(D) The fourth improvement, to make new player experience better but also to make the game competitiveness more based on skill and less on collection power, would be the requirements for players with enough rating and collection power to progress upwards in the leagues. This would mean that if a player starts the new season at Silver 1 with a rating of 1600 and at least (say) 150,000 CP (note this is higher than the minimum CP for Gold 3), then as soon as s/he reaches a 1,900 rating, then s/he cannot chose to stay at silver: s/he must move on to Gold 3. Why this change? Will, ti seems the CP league requirement currently prevents players with skills but no CP to battle in upper leagues (which is fine), but also mean that these players have to battle in their home league players with large collection power. It is not impossible for someone with 70k CP in Silver, a limited deck therefore, to beat another player with 300k CP, but it is very, very difficult. The current system is like allowing professional tennis players to compete in the neighbourhood league... no fun at all for the amateur players, while the professionals take all prizes from the leadership board. This change should be accompanied with a big revamp in the reward system (which is ongoing), to make it much more rewarding to battle in upper leagues, thus still creating an incentive to increase one's collection power via card/asset acquisition or rental.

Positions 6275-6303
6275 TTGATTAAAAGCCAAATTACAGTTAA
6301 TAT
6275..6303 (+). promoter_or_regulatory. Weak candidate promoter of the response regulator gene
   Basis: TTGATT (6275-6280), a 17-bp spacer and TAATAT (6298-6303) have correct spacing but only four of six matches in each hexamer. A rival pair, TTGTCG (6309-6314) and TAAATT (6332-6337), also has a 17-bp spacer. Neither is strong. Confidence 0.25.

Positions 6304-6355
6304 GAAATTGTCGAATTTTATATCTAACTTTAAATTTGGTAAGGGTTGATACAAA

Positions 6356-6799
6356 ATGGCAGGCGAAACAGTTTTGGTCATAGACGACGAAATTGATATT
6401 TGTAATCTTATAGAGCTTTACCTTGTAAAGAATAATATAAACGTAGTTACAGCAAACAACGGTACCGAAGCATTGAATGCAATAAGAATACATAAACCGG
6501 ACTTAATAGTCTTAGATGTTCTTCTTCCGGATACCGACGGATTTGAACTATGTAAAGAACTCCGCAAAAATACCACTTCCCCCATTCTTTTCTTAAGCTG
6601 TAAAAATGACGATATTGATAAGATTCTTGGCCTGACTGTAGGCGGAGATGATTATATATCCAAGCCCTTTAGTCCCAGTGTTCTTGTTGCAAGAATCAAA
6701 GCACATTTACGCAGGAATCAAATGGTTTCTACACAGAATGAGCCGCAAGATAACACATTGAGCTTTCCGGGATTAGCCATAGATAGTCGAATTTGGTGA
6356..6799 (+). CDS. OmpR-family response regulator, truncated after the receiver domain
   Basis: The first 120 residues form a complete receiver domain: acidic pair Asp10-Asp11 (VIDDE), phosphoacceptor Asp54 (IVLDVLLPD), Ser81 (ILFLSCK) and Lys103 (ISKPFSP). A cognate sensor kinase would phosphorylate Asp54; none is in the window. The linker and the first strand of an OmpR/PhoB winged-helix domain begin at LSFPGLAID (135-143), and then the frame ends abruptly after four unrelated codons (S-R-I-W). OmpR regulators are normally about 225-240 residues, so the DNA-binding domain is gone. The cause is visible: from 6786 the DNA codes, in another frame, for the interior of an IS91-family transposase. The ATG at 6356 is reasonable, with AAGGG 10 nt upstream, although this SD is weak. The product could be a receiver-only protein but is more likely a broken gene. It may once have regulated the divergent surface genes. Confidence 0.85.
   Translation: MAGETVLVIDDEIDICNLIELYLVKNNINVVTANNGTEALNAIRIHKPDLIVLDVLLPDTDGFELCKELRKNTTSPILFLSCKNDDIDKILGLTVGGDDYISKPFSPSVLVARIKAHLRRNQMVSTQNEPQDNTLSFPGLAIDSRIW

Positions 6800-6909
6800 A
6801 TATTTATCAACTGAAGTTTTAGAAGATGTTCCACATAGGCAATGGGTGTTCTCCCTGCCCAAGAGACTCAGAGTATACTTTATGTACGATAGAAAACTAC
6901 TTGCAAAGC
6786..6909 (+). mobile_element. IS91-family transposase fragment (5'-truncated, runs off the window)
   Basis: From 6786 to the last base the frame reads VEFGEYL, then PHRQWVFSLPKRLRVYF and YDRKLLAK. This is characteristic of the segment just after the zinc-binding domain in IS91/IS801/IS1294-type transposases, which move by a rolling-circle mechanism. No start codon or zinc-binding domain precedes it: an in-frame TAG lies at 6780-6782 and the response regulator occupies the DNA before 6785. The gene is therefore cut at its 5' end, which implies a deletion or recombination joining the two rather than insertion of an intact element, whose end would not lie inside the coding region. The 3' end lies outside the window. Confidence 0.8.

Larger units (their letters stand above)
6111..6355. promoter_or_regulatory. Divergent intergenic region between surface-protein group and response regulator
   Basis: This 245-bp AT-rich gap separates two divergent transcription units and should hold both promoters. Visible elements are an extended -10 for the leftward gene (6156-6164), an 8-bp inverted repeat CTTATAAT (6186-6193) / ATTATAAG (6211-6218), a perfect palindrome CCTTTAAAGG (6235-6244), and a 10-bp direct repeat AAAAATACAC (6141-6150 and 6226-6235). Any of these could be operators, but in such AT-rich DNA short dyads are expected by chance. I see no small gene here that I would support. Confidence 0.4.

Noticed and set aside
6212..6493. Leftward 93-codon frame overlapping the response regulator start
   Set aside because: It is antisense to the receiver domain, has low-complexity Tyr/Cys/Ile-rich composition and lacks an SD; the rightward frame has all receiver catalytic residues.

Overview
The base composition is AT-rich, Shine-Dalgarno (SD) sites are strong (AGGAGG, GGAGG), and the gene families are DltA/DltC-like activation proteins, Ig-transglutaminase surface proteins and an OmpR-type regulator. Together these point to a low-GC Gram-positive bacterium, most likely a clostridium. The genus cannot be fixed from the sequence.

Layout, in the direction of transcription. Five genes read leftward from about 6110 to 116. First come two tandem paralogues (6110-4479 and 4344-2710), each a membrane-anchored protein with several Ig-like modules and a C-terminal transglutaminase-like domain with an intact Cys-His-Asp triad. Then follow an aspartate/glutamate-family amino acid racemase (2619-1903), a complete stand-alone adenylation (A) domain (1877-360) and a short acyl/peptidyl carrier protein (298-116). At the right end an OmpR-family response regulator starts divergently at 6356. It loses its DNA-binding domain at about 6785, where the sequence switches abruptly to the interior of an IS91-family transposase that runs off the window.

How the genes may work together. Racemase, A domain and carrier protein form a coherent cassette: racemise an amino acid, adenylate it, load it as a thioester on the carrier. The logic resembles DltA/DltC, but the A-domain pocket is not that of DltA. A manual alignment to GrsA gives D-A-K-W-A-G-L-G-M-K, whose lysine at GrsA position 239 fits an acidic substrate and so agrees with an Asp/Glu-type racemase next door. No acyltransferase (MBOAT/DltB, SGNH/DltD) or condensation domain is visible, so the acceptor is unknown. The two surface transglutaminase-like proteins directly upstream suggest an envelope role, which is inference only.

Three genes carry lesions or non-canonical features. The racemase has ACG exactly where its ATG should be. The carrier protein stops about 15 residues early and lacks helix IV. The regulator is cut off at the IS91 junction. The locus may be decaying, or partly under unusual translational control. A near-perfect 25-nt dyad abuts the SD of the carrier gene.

(E) The fifth improvement would try to address the rental market imbalance that creates the EOS cancelling problem: it would be the possibility to increase the rental price without cancelling the rent. For instance, as an owner, I would be able to list my card with or without the possibility of increasing the rental price during the rent (cards without this possibility would likely be listed for higher prices). As I renter, I would be able to filter cards based on this option, and once I chose the option and the owner decides to increase, I would only be able to renew it if I accept the higher price. What's the difference with the current system? I expect ongoing rental increases to be lower than what happens currently, and it would also allow the renter to secure a card that s/he finds useful but is hard to rent by EOS due to limited supply (for instance).